Category Archives: Root Canals

My dentist won’t fix my bite after getting a crown!

I had to get a root canal because I broke my bottom molar in the back about a month ago eating a hard popcorn kernal.  After I got the crown, I knew immediately that it didn’t feel like my usual bite. The dentist ground it down a little, but I left that day with it still being off.  He said it would get better. I let it got for a week, but every time I would bite or clench my teeth together, they just didn’t fit. So I went back in to have him fix it, but he was really hesitant to grind much more, saying I just need to get used to “my new bite.” Does it weaken the crown to grind it down? I just can’t figure out why my dentist won’t fix how my teeth fit together.

Preston, Branson, Missouri

Dear Preston,

It’s not fun to have to get a root canal and crown, but it’s even more frustrating to have your occlusion, or bite, feel off.  Because eating is essential, it’s not like you can just avoid biting and chewing. Correcting the bite is a routine part of placing a crown. If your dentist is hesitating, it may mean that either he doesn’t know how to fix it or is uncomfortable to do so.

How dentists correct the bite on your crown

Your bite will never feel exactly the way it did with your original tooth. The dentist can shape the contour to match it as closely as possible. Dentists use a special registration paper to have you “tap tap” your teeth together. This helps them see what parts of the tooth are hitting before the other parts. They can then grind down those spots. It’s doesn’t weaken the crown to fix those small spots.

You can give yourself some more time to try to adjust to your crown. If you continue to  experience discomfort, you will need to do something. It’s not good for your jaw to have your bite off. You could try to see your dentist again, but if he was uncomfortable or not knowledgable to do it right the first time, it may not end well . You may need to see another dentist to fix it.

This post is sponsored by Vista Dorada Dental in Gilbert, AZ.

 

What are CEREC crowns and are they best?

I haven’t visited the dentist like I should over the past ten years. Because I had a toothache,  I finally went. I knew my teeth weren’t in the best shape and the dentist told me I would need a tooth fixed with a root canal, along with some other cavities filled.  I don’t know if I was just overwhelmed by all the dentist was suggesting I needed done, but I swear he started talking another language. He started talking about getting a serk crown. I have looked on the internet and can’t find anything. Can you please translate? What is it and is it the best thing for a mouth like mine?

JB in Wyoming

Dear JB,

We are assuming, based on the work you need done, that your dentist was recommending getting a CEREC crown. There certainly are words that are dentist lingo and do require some translation and CEREC crowns fit that category as they are a newer treatment option.

What are CEREC crowns?

CEREC machineCerec crowns are porcelain crowns that a dentist can create in the office the same day as your visit for the root canal. The dentist uses computer technology and his expertise to make them. The dentist matches the shade of your teeth to the color of porcelain. Using the computer images of your tooth, a special machine cuts the porcelain to fit your tooth. It is bonded on once the root canal is finished.

As to whether it is best for your mouth, again we are just going by your brief history, but CEREC crowns created by dentists who know what they are doing can be very successful. If they are bonded well and you don’t grind your teeth, they will last as well as other crowns. The only time CEREC crowns aren’t usually preferred is when you need a crown on a front tooth. This is for esthetic reasons. They may not look as natural as other crowns created in a lab for the front teeth.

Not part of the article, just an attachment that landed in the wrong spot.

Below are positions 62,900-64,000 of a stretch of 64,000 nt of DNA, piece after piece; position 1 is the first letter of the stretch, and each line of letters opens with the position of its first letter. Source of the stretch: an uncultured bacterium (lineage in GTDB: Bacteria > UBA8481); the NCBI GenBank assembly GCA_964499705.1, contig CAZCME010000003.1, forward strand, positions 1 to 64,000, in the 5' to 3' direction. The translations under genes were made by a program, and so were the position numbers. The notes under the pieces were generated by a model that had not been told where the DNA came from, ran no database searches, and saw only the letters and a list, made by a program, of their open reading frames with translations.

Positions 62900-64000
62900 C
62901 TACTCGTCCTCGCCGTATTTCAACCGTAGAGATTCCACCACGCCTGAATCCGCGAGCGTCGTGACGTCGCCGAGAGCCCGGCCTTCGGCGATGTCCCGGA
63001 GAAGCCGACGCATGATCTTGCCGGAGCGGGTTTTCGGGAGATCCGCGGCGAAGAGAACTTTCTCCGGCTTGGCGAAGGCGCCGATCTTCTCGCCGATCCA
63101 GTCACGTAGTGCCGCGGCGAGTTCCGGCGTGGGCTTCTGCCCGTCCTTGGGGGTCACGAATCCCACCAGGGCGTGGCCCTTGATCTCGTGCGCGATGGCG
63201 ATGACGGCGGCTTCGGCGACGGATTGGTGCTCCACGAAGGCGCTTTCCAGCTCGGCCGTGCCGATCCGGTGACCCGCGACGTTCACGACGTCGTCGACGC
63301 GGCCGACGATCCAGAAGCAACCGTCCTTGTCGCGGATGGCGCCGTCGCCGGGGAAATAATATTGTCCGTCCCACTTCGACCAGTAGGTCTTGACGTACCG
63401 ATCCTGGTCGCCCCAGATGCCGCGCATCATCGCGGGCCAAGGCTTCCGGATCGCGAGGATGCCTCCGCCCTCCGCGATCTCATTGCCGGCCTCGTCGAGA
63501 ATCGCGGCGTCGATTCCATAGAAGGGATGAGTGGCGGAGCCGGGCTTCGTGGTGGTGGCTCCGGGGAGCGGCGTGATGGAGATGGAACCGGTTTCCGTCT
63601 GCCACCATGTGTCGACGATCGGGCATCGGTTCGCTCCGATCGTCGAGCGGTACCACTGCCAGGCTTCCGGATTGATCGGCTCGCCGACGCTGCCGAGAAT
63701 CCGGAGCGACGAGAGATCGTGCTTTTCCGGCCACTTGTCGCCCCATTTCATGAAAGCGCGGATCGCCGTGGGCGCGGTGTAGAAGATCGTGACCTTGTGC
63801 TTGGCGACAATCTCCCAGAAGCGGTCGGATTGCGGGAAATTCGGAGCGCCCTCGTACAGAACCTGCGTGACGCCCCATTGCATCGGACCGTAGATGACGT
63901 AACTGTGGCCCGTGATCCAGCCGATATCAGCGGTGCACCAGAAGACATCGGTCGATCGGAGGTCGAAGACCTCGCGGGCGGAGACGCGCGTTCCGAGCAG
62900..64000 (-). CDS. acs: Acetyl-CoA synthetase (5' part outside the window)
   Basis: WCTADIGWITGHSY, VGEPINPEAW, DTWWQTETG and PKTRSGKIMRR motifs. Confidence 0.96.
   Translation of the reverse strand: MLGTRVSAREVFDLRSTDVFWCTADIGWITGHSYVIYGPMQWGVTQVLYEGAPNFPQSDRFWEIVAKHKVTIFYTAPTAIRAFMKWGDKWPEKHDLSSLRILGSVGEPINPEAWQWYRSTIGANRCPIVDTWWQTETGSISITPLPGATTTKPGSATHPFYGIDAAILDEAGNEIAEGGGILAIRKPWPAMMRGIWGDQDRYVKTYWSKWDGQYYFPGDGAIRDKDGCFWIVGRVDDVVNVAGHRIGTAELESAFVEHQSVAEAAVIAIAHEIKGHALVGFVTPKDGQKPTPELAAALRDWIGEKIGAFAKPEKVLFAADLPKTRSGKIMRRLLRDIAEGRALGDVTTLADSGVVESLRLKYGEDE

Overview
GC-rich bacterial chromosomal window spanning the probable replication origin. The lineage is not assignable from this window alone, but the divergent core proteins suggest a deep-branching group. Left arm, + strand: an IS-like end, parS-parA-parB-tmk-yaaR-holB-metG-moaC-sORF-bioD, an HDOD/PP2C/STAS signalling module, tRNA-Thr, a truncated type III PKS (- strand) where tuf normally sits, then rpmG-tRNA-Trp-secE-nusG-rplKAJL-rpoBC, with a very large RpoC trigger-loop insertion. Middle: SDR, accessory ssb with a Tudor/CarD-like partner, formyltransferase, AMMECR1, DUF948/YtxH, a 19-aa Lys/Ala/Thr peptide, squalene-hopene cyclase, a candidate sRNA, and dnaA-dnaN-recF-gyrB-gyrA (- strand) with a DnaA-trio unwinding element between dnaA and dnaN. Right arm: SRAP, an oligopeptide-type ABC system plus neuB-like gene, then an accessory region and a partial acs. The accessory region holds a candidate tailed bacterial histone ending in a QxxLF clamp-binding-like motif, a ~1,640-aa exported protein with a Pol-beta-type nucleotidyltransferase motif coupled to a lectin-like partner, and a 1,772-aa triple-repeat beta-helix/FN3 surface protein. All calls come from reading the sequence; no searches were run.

Since you have questions, it wouldn’t hurt to ask the dental office to see pictures of others who have had CEREC crowns placed or about the dentist’s experience.

This post is sponsored by Vista Dorada Dental in Gilbert, AZ.

 

Can you get more than one root canal on a tooth?

I had a root canal two years ago from my dentist. I trust him and he usually does a great job. Recently, though, I have been feeling some pain on that same tooth.  I’ve been told before about pain in the teeth being projected (I think it was called) from another hurting tooth. I’m pretty sure that must be it because you can’t get a root canal twice in the same tooth, right?

Pat

Dear Pat,

toothacheThere are times when pain from a tooth is projected, or referred, from another tooth. In your case, though, it truly may be that you are feeling pain from the same tooth that had the root canal.

In most instances where a root canal is completed, the tissue, or pulp, in the tooth is completely cleaned out of the spaces and canals. Then the canals are sealed so bacteria can’t reenter. A crown is put on top and the patient goes home without another thought about the infection in the tooth.

So how come you may need another root canal?

Unfortunately, not all teeth are created equally. Most molars, for example, have three canals leading down to the roots. Every once in a while, those molars either have a fourth canal leading down or the canals are twisted and at angles that make it difficult for a dentist, even a good, competent dentist, to completely clean out the pulp. If that infected area isn’t completely cleaned out or properly sealed, it may cause pain again as infection grows. If that happens, a second or maybe even a third root canal may be necessary.

These scenarios of root canals aren’t common, but they do happen. If your pain continues, you may want to revisit your dentist to check your tooth. He may retreat it or may refer you to an endodontist, a dentist who specializes in root canal treatment.

This post is sponsored by Vista Dorada Dental in Gilbert, AZ.